While the U.S.-led Trans-Pacific Partnership has potential to split Asia Pacific, it could be used as a foundation for truly free trade, along with other free trade plans in the region.
Their economies have never been more interdependent, and many global and regional key issues hinge on their collaboration. Simply put, the two powers just cannot afford to head into a zero-sum game due to their increasing convergence of interests.
A recent McKinsey Global Institute report titled “The China Effect on Global Innovation” finds that China has the potential to evolve from an innovation sponge – absorbing and adapting global technologies and knowledge – to an innovation leader. As a matter of fact, China is far better at innovation than is generally known and, in some kinds of innovation, is already emerging as a global leader.
Because existing trade terms mean 80% of TPP members’ exports to the U.S. are already duty-free while even a bigger percentage of China’s manufactured goods enjoy that status, the agreement’s bottom-line impact on trade is negligible for now. The deal is more about who gets to write the long-term rules of global governance, which for China is both a challenge and an opportunity to reshape its economy in the direction it was going anyway.
Based on what we know from leaks, Transatlantic and Pacific trade deals disproportionally empower corporations. Instead of trade regionalism driven by corporatism and overrated security imperatives, the EU, the USA and China, should join forces and with a trilateral trade commission shape a vast economic space from the Atlantic to the Pacific Ocean.
Open to insiders and restrictive to outsiders, as they lower trade barriers among member economies, regional FTAs tend to build higher trade barriers against non-member economies. Often tools for working around loopholes in the WTO, such regional agreements buck the trend toward globalization.
China certainly experienced a turbulent summer, owing to three factors: economic weakness, financial panic, and the policy response to these problems. But none on its own would have threatened the world economy. The assumption that China is now the global economy’s weakest link is highly suspect.
For China and the United States, a new type of economic and trade relationship with each other is in the best interest of the two major powers, and they should work towards this end. That will require Washington to view the new TTP through the lens of its best economic interests, and join China in creating the world’s largest free-trade zone by around 2030.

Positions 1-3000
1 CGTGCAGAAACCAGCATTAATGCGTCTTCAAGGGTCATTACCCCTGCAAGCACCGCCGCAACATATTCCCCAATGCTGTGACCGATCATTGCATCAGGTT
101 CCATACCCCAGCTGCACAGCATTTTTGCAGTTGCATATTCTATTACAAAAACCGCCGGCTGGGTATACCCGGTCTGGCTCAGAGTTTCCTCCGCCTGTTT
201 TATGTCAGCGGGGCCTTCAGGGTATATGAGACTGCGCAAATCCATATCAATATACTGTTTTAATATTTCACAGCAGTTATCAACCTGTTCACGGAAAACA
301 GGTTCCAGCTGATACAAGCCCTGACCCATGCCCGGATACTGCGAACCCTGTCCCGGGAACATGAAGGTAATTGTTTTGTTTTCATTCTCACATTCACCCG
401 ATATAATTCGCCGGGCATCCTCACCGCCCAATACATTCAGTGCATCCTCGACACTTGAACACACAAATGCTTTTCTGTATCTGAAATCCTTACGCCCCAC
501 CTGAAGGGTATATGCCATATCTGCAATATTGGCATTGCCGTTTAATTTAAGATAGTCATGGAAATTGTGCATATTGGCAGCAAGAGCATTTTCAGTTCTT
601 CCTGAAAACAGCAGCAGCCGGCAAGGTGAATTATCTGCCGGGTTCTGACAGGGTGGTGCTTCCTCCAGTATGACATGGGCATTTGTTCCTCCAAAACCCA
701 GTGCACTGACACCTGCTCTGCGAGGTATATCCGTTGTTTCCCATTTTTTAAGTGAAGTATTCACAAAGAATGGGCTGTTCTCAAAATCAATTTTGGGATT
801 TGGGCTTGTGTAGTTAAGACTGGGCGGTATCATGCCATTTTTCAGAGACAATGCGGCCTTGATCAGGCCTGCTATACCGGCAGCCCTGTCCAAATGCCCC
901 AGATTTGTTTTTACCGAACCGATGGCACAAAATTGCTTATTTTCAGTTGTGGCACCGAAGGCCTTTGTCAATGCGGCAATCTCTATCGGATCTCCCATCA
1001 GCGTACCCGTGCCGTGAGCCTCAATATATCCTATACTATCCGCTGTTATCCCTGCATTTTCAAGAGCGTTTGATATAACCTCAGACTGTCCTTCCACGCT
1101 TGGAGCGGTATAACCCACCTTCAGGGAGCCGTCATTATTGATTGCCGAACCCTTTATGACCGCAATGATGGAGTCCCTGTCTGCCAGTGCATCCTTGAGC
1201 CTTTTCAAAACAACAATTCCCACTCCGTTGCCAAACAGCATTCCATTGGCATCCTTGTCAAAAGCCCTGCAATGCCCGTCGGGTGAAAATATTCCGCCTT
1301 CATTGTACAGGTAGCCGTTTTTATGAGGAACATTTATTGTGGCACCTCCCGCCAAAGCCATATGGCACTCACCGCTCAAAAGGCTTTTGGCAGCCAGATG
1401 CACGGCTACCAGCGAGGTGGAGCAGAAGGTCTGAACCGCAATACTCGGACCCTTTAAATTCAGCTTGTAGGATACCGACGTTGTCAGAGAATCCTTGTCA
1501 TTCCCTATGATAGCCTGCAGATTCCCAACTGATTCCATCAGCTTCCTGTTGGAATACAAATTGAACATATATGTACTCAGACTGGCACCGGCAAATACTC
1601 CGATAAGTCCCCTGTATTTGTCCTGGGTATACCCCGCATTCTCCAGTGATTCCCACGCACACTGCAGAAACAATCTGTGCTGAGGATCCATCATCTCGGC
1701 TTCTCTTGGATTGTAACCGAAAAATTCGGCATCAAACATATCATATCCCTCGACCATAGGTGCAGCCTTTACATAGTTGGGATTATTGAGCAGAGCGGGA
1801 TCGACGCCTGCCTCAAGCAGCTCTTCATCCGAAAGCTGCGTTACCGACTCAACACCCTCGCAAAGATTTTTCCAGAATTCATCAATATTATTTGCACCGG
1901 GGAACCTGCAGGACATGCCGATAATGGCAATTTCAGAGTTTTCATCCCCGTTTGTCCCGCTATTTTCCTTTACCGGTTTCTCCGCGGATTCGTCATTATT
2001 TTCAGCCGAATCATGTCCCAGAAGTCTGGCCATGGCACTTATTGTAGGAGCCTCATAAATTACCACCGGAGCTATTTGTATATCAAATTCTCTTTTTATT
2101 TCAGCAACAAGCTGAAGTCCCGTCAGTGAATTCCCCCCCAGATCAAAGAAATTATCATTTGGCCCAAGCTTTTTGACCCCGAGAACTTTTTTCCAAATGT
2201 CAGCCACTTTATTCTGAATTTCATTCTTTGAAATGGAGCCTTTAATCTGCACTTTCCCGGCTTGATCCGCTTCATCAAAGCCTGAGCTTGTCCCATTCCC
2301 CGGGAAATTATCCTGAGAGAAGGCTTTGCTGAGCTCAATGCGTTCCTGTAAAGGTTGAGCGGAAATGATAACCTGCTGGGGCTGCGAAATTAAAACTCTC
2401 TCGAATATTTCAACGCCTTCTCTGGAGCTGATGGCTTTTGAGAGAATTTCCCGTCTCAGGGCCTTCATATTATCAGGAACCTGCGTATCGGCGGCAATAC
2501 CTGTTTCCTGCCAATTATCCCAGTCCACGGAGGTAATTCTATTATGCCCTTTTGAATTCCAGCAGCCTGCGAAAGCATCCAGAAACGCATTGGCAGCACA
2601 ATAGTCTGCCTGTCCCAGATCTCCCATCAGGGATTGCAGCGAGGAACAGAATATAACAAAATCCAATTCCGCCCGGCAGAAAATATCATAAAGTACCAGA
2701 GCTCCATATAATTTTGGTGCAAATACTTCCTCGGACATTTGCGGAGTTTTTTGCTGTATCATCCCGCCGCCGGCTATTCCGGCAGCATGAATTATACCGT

Despite President Xi Jinping’s efforts to assuage the concerns of U.S. business executives while in Seattle, Hugh Stephens argues that these statements don’t reflect reality—that China imposes a much wider range of restrictions on U.S. investors than is the case for Chinese investment in the US.
Supporters of the Trans-Pacific Partnership say the trade deal would help counter China’s influence over the Pacific, but that argument is flawed. China’s dominance is inevitable.
Whether or not the struggling talks produce an agreement soon, the US and China do not need to be defensive about the TPP. Instead, they should open an obstruction-free channel for dialogue, through which both countries can use anticipatory diplomacy to enhance mutual trust.
As Xi Jinping heads to the United States he might need to check that he takes his irony meter with him, for there seems little evidence that anyone in the Western media has one they might be willing to lend him.
Thanks to misguided stories about President Xi’s reforms, America risks losing the opportunity to participate appropriately in China’s massive economic rebalancing and reform drive.
China’s stock-market correction was predictable after its wild rise, but it does not signal a sustained economic slump. However, “China shock” did influence the U.S. and European stock markets, despite the effect being psychological and temporary. During the first half of September, U.S. and European markets have been rising steadily, despite the lingering struggles for Chinese stocks. With an expected mild rebound by the end of the year and beyond, it is likely that China’s imports will gradually pick up, thus contributing more to the world commodities demand recovery.
In 1997, at the height of the East Asian currency crisis, I wrote an article, “The Sky is not Falling (天塌不下来),” basically saying that the Chinese economy would be able to emerge from the crisis more or less unscathed.